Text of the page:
(CNN) — A voluntary recall was issued Friday for 1.7 million video baby monitors, after federal regulators probed reports that two babies had died in the past 11 months after being strangled by electrical cords.
The U.S. Consumer Product Safety Commission issued the announcement in conjunction with Summer Infant, the Woonsocket, Rhode Island, company behind the monitors, which are made in China and sold at retailers nationwide.
The federal commission noted that at least seven babies and toddlers nationwide have died since 2004 after being strangled by monitor cords, the last two involving Summer Infant items.
That includes a 10-month-old girl from Washington, D.C., killed last March after being strangled by a cord from a Summer Infant monitor that had been placed atop her crib rail, the commission said.
Eight months later, a 6-month-old boy from Conway, South Carolina, died in a similar manner, after a Summer Infant video baby monitor had been placed on his changing table.
The Consumer Product Safety Commission, in its release, noted another case involving a 20-month-old boy from Pittsburgh, Pennsylvania. That toddler was found inside his crib with a Summer Infant monitor cord wrapped around his neck. The boy was apparently able to reach the cord, even though the monitor was mounted to the wall. He survived the incident without serious injuries.
Priced between $60 and $300, the Summer Infant monitors involved in the recall were sold between January 2003 and this month at mass merchandisers, baby specialty stores and other retailers. They could be one of more than 40 models, each of which has a camera (placed wherever the baby is) and handheld device (that goes, presumably, where the parents are).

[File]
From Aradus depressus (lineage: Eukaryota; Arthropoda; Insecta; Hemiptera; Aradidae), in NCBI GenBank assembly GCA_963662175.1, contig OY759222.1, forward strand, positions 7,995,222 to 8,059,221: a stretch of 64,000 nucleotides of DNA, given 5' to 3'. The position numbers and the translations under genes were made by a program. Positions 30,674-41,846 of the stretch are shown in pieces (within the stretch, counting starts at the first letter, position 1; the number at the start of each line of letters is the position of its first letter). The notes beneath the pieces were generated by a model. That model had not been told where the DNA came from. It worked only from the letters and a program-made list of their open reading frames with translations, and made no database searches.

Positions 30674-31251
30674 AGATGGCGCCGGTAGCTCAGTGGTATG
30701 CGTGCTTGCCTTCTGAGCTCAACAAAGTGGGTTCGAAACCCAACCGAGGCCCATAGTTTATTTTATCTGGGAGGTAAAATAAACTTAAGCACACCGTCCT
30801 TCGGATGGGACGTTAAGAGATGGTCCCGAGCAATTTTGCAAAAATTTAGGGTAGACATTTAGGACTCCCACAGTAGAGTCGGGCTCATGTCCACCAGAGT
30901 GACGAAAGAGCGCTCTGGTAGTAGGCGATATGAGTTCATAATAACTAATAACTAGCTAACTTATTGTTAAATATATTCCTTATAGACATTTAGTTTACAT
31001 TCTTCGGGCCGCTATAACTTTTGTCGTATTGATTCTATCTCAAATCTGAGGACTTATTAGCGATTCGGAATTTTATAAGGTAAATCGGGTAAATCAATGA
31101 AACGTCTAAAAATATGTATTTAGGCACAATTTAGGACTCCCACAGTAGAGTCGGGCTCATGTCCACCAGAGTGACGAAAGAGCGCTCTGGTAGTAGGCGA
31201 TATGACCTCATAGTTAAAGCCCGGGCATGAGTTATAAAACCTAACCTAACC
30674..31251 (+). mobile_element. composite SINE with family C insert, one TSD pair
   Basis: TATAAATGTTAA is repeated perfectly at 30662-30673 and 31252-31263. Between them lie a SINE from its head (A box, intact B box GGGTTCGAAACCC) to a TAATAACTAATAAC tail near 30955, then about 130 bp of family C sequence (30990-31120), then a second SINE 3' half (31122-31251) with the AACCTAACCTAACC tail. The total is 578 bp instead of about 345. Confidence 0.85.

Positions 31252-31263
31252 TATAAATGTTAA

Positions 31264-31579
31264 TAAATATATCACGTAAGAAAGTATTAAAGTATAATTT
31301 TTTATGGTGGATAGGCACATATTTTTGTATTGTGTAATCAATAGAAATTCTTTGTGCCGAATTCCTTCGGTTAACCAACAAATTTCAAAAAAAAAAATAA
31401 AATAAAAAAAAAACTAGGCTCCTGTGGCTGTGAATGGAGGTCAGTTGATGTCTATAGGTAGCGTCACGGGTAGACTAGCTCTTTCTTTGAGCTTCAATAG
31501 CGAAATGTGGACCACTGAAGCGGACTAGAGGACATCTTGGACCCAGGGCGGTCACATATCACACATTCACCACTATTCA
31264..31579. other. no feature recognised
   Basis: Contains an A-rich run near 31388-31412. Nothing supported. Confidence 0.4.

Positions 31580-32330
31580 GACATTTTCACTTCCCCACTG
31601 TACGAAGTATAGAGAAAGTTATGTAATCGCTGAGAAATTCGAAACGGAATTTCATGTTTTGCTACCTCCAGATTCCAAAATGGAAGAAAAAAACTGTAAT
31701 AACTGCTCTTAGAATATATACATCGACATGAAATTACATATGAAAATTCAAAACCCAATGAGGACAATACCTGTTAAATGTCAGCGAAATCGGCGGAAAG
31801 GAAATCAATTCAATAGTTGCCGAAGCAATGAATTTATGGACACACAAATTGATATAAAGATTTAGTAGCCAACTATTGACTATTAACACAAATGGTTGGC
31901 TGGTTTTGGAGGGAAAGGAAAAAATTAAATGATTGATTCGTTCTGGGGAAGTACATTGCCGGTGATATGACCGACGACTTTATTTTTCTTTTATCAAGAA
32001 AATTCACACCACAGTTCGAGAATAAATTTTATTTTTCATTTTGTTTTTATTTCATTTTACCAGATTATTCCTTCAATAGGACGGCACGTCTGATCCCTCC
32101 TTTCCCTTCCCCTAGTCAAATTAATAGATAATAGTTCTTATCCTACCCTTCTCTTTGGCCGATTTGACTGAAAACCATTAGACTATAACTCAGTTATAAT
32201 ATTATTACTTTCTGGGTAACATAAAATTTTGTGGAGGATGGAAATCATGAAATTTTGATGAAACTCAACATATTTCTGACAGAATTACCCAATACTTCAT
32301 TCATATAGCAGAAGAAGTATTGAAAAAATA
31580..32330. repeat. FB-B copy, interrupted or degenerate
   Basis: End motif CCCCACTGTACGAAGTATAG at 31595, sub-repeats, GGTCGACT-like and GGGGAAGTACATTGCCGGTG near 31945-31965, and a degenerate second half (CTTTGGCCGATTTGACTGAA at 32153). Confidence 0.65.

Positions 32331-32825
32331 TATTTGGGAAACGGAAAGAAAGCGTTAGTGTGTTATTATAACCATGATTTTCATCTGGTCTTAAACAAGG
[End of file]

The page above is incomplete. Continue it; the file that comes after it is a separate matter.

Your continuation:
The brand “Summer” is visible on all the items.
Consumers can contact the company online or toll-free at 800-426-8627 to request a new product label and instructions.
The commission advises caregivers or parents not to place cords or corded cameras within 3 feet of a crib.
Also Friday, the Consumer Product Safety Commission issued another, slightly more specific recall of Summer Infant monitors — this one because of a burn hazard.
This voluntary recall involves 58,000 monitors, which also has a “Summer” logo prominently on its front, are labeled Slim and Secure and sold in either silver and white or pink and white. This product was sold for about $200 only at Babies “R” Us between September 2009 and May 2010.
According to the federal agency, the rechargeable batteries sold with some of these monitors can overheat and burst, thus potentially burning people.
The company reported that it had gotten five reports of ruptured batteries — three of which caused minor property damage, none of which caused any injury — according to the federal consumer commission.
Those with this monitor should stop using it immediately, contact Summer Infant for a postage-paid envelope, and return the defective battery in order to get a replacement.